He defines the state as a compound made up of citizens, and citizenship is determined by the state's constitution rather than any association for residence or military purposes. A constitution is "the organization of a polis [state], in respect of its offices generally, but especially in respect of that particular office which is sovereign in all issues" (Aristotle, 110). That sovereign office effectively is the constitution because it is the means through which the constitution is implemented. No constitution, therefore, can be truly just if it is administered unjustly.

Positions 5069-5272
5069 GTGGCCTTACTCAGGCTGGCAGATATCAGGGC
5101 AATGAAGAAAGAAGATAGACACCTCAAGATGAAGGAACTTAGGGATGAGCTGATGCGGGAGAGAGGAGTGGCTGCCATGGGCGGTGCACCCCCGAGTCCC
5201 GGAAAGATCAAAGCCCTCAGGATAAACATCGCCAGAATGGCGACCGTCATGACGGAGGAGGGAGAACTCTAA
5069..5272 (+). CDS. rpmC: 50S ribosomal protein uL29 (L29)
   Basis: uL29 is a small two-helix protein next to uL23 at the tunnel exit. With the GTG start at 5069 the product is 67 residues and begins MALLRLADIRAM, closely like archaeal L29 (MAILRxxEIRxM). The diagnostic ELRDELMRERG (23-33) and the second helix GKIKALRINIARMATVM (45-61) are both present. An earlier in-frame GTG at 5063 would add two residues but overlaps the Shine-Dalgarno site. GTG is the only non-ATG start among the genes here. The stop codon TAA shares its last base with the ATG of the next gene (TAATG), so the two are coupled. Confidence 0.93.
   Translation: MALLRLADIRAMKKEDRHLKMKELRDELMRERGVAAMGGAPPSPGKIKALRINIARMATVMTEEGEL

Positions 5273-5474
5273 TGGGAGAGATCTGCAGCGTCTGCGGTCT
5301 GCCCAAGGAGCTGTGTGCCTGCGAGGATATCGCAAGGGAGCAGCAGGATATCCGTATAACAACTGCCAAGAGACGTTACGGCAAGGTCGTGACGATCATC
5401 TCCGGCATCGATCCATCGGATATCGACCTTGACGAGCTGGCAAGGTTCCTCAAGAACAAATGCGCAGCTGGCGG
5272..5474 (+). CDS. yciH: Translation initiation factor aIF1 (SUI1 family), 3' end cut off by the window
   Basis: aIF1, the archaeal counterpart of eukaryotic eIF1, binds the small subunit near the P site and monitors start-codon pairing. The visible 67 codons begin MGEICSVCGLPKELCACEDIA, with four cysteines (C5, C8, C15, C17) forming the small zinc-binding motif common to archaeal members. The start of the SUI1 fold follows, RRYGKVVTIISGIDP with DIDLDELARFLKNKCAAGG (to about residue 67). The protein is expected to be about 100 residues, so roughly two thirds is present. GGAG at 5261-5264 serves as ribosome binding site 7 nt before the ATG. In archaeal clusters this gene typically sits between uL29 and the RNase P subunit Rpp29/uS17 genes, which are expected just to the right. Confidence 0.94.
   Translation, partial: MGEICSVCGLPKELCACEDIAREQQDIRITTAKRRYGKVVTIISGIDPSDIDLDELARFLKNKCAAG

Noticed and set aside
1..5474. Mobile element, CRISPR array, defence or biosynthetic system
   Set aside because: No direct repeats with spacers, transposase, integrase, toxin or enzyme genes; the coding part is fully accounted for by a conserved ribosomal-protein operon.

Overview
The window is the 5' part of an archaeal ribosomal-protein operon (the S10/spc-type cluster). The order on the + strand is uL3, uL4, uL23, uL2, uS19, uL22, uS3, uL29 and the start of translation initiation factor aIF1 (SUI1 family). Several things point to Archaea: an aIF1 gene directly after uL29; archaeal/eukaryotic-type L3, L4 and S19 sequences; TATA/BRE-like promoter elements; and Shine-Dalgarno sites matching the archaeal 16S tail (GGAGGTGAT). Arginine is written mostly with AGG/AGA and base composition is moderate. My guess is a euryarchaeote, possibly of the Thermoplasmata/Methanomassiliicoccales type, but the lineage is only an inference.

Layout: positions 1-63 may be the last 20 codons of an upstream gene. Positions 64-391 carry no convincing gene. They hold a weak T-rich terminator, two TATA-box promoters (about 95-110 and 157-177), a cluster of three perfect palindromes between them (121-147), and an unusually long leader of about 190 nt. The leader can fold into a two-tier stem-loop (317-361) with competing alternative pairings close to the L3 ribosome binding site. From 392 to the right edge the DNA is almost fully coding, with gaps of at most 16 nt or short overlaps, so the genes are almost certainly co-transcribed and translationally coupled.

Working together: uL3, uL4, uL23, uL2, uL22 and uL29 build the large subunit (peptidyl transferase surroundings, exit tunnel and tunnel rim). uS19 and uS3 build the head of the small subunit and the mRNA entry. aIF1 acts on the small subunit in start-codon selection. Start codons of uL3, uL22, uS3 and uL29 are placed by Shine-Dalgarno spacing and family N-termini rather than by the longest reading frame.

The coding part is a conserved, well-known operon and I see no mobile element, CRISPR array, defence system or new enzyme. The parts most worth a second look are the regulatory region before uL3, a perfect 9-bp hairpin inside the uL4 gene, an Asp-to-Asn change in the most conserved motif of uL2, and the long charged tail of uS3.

Each state drafts a constitution to regulate the distribution of political power among its inhabitants and thereby determines the duties of citizenship. Aristotle's definition of citizenship requires each citizen to participate actively in the administration of justice and the holding of office, and each person is a citizen only so long as he performs in either capacity. To build the excellence of a good citizen, the state must provide the opportunity for the citizen to have experience of ruling as well as of being ruled. Therefore, non-office holders, such as Aristotle's example of mechanics, should not and could not be citizens because they cannot achieve excellence; they will never have experience of ruling. Instead of being necessary conditions of statehood, as are citizens, non-office holders are merely integral pa